Elegant but problematic write-up on The Pale King in GQ by John Jeremiah Sullivan. Read it for the elegance, but I’d like to unfairly isolate the review’s conclusion, which alarmed me for the reasons articulated below. Quote:
Wallace’s work will be seen as a huge failure, not in the pejorative sense, but in the special sense Faulkner used when he said about American novelists, “I rate us on the basis of our splendid failure to do the impossible.” Wallace failed beautifully. There is no mystery whatsoever about why he found this novel so hard to finish. The glimpse we get of what he wanted it to be—a vast model of something bland and crushing, inside of which a constellation of individual souls would shine in their luminosity, and the connections holding all of us together in this world would light up, too, like filaments—this was to be a novel on the highest order of accomplishment, and we see that the writer at his strongest would have been strong enough. He wasn’t always that strong.
Insightful, or regurgitation of the “humanist” DFW diet? At what point will critics realize that there is not one single sense to DFW’s work–that is, Wallace as what Kyle Beachy, ironically or not, called the “empathy machine,” the brain with a heartbeat? There is no question that this caricature of Wallace suits our time, but it nevertheless should be considered as just that: a pitiful reduction of what Wallace demands, and the ensnaring of criticism in the dangerous matrix of “human values”–as if he awoke from his postmodern slumber merely to mourn the “souls who would shine”–which is, incidentally, my answer to Blake’s recent post. Answer: a critic should be critical, a problem which will be the challenge and measure of reviewing The Pale King.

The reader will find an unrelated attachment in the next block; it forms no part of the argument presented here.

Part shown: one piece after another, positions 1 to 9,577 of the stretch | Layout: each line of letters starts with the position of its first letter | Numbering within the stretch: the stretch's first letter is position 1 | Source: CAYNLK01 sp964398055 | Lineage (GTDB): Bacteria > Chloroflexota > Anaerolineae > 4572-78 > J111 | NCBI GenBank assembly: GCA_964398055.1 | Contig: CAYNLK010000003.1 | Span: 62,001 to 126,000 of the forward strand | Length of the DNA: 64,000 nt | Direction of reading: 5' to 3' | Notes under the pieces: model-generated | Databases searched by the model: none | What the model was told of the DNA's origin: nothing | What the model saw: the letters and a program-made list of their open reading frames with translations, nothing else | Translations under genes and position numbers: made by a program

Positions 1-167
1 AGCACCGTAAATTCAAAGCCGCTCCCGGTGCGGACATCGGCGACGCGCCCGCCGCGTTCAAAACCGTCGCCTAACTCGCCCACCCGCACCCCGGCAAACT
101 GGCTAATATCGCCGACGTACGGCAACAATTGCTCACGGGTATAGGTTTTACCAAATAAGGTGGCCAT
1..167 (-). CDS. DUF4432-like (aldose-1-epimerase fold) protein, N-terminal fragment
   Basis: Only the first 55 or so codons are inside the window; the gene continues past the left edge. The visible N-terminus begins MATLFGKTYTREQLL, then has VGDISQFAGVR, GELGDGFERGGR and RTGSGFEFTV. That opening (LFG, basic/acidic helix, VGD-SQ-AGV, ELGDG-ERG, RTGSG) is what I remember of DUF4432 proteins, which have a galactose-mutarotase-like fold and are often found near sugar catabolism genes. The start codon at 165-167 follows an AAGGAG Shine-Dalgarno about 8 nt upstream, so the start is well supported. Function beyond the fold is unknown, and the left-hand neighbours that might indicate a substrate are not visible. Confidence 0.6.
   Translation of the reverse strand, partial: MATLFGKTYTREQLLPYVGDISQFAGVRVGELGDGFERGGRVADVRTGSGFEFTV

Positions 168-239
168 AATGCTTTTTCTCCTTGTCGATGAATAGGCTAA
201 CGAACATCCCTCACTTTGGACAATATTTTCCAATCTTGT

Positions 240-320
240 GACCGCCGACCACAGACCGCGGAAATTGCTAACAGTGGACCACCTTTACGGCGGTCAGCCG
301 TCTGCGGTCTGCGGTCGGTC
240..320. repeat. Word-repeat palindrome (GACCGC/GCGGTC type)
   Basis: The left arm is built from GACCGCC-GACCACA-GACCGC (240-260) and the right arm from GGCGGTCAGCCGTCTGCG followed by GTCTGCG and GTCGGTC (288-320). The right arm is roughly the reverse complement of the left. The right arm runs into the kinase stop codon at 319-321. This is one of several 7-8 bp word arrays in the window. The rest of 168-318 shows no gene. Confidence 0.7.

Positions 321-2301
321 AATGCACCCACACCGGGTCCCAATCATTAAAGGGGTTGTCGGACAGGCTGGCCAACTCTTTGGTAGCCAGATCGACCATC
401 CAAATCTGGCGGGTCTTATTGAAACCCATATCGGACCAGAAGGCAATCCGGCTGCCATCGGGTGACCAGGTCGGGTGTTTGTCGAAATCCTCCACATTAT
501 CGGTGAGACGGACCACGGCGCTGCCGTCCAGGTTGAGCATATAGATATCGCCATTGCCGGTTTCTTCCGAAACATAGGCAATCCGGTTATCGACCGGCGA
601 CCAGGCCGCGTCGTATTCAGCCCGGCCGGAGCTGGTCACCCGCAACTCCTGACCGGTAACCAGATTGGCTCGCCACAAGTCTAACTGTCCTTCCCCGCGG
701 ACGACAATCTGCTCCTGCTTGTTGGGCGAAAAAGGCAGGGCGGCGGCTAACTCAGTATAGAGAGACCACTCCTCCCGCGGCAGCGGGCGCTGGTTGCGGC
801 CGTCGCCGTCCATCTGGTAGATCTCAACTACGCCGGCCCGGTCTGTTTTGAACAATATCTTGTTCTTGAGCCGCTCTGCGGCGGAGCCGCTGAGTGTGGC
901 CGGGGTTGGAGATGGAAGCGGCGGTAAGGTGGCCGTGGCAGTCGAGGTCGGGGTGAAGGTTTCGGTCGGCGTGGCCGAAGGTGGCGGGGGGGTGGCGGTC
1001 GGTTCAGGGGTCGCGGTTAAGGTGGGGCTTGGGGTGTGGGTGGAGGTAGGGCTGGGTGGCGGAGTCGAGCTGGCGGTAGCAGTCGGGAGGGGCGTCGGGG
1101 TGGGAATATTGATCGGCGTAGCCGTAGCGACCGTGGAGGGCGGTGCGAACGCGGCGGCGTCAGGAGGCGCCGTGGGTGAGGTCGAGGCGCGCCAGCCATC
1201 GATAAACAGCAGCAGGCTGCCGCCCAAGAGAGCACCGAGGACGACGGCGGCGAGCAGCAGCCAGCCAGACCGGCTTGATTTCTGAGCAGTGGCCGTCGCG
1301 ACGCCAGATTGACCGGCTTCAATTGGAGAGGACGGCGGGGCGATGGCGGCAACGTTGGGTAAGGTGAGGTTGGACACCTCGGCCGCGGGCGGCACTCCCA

This is for fun.
This is a contest. It is taken from a homework assignment in David Foster Wallace’s Extremely Advanced Composition class at Pomona College. It was a creative nonfiction workshop.
The contest is, correct these sentences for what Wallace, at least, perceived as errors in mechanics, grammar, punctuation, syntax, idiom, and/or usage. You get a point every time you are the first person to correct an error in comments (by rewriting the sentence correctly), but I’m going to wait to get lots of answers in to reveal the answers, so don’t hesitate to tackle a sentence that someone else has already tried. You may make multiple guesses on the same sentence, and you can guess out of order. Some sentences may have more than one error. One point per error. Prize TBA.
Some of these are pretty basic. Some are very obscure and speak to Wallace’s particular peeves, some of which I don’t share. The point is to figure out what he thought was wrong with these. No use arguing with a dead man.
And I quote:
English 183D 10 March 2004
” . . . every such phrase anesthetizes a portion of one’s brain.”–G. Orwell
(1) It was the yuletide season like I had never seen it before.
(2) We were in Innsbruck, Austria and we could not find a place to stay the night.
(3) We passed by the inn.
(4) It has made its way into the mainstream of verbal discourse.
(5) Cross burning began in medieval times on the green hills of Scotland, where clans used them to rally their kin and kith against enemies.
(6) “Get used to it.” I said to myself.
(7) As the president is a Christian, he prays every morning.
(8) I can support this claim with quotes from several published sources.
(9) It consisted of only two brief 50-minute workshops which one speaker enticingly described as “therapy session sized.”
Today at Conversational Reading, Scott Esposito linked to a Google document that showed differences between the recent David Foster Wallace excerpt in The New Yorker titled “Backbone” and a transcription of Wallace reading the same piece in 2000, what Wallace then called ‘a fragment of a longer thing.’
It’s common knowledge now that Wallace did not get close to finishing The Pale King, and that the book that will be published on April 15 represents a heavily edited and stitched together version of what Wallace left behind. Clearly, this book has been made to serve the many readers out there who would like to see a completed, standardized version of The Pale King.